Prescribed topical retinoids include adapalene, alitretinoin, tazarotene, tretinoin, and trifarotene. They come in a variety of formulations. Gels are the least cosmetically noticeable; creams are the least irritating. Applying them at night (or just before sleep) mean they are less noticeable when treating the face. The regular application of a sunblock/moisturiser combination during the day will protect against the sun sensitivity and dryness.

Retinoids can be classified as:

  • First generation
  • Second generation
  • Third generation
    • Adapalene, tazarotene, and bexarotene are polyaromatic retinoids with selective activity for the retinoid receptors
  • Fourth generation
    • Trifarotene is highly specific for the skin retinoid (RAR-γ) receptor

What are the benefits of topical retinoids?

What are the disadvantages of topical retinoids?

  • Not suitable to treat large areas of the body such as extensive acne over the back or chest
  • Can be irritating if applied close to the eyes or lips. Adapalene is the least irritating topical retinoid, and tretinoin the most.

What are the side effects and risks of topical retinoids?

New Zealand approved datasheets are the official source of information for prescription medicines, including approved uses and risk information. Check the individual New Zealand datasheet on the Medsafe website.

If you are not based in New Zealand, we suggest you refer to your national drug approval agency for further information about medicines (eg, the Australian Therapeutic Goods Administration and the US Food and Drug Administration) or a national or state-approved formulary (eg, the New Zealand Formulary and New Zealand Formulary for Children and the British National Formulary and British National Formulary for Children).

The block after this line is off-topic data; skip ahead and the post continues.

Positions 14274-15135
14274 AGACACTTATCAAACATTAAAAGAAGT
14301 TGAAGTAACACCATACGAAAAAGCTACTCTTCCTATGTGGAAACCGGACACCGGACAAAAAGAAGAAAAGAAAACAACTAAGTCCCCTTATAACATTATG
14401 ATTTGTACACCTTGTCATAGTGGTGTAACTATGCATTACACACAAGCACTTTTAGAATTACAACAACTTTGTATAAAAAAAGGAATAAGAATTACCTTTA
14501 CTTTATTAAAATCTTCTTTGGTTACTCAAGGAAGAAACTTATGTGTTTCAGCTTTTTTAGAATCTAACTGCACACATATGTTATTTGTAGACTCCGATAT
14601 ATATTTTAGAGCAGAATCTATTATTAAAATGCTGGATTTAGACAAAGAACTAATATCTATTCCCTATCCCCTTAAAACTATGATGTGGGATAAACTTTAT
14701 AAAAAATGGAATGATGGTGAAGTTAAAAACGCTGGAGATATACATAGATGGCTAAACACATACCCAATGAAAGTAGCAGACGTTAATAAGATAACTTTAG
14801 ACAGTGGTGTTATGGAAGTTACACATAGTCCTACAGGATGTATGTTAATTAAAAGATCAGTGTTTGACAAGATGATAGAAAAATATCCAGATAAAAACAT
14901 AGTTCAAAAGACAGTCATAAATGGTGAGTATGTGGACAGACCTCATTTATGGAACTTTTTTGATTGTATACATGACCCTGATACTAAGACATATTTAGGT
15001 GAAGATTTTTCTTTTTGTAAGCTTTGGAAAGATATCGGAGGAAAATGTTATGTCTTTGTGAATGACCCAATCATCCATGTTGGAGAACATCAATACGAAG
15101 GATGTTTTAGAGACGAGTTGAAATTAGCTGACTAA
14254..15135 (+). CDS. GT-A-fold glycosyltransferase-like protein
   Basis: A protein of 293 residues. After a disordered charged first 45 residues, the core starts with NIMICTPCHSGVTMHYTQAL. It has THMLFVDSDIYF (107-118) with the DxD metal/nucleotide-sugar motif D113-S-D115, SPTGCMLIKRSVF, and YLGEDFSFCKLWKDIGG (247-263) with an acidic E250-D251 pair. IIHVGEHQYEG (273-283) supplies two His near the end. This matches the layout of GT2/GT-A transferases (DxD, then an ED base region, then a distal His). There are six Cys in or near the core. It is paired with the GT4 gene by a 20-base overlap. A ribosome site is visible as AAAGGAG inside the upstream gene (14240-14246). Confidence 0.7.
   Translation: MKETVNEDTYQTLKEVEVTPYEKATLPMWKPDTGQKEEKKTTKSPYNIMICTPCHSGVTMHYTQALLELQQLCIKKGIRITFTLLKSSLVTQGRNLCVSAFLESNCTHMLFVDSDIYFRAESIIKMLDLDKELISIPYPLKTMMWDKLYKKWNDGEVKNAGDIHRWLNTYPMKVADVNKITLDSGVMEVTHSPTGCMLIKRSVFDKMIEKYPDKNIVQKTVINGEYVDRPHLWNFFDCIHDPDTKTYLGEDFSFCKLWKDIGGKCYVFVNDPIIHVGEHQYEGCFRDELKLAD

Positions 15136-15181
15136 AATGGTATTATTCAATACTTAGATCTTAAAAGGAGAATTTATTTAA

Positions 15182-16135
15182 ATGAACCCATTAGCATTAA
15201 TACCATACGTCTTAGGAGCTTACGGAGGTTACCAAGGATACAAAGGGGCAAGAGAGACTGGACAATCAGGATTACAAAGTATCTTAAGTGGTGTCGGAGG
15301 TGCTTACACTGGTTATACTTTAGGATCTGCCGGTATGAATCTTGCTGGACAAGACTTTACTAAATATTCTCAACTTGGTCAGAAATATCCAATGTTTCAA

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Related information

 

Bibliography

  • Cheng C, Michaels J, Scheinfeld N. Alitretinoin: a comprehensive review. Expert Opin Investig Drugs. 2008;17(3):437–43. doi:10.1517/13543784.17.3.437. PubMed
  • Cosio T, Di Prete M, Gaziano R, et al. Trifarotene: a current review and perspectives in dermatology. Biomedicines. 2021;9(3):237. doi:10.3390/biomedicines9030237. Journal
  • Kaplan YC, Ozsarfati J, Etwel F, Nickel C, Nulman I, Koren G. Pregnancy outcomes following first-trimester exposure to topical retinoids: a systematic review and meta-analysis. Br J Dermatol. 2015;173(5):1132–41. doi:10.1111/bjd.14053. PubMed
  • Ortonne JP. Retinoid therapy of pigmentary disorders. Dermatol Ther. 2006;19(5):280–8. doi:10.1111/j.1529-8019.2006.00085.x. PubMed
  • Poon F, Kang S, Chien AL. Mechanisms and treatments of photoaging. Photodermatol Photoimmunol Photomed. 2015;31(2):65–74. doi:10.1111/phpp.12145. Journal
  • Querfeld C, Nagelli LV, Rosen ST, Kuzel TM, Guitart J. Bexarotene in the treatment of cutaneous T-cell lymphoma. Expert Opin Pharmacother. 2006;7(7):907–15. doi:10.1517/14656566.7.7.907. PubMed
  • Rusu A, Tanase C, Pascu GA, Todoran N. Recent advances regarding the therapeutic potential of adapalene. Pharmaceuticals (Basel). 2020;13(9):217. doi:10.3390/ph13090217. Journal
  • Talpur R, Cox K, Duvic M. Efficacy and safety of topical tazarotene: a review. Expert Opin Drug Metab Toxicol. 2009;5(2):195–210. doi:10.1517/17425250902721250. PubMed
  • Tan J, Tanghetti E, Baldwin H, Stein Gold L, Lain E. The role of topical retinoids in prevention and treatment of atrophic acne scarring: understanding the importance of early effective treatment. J Drugs Dermatol. 2019;18(3):255–60. PubMed
  • Zaenglein AL, Levy ML, Stefanko NS, et al. Consensus recommendations for the use of retinoids in ichthyosis and other disorders of cornification in children and adolescents. Pediatr Dermatol. 2021;38(1):164–80. doi:10.1111/pde.14408. Journal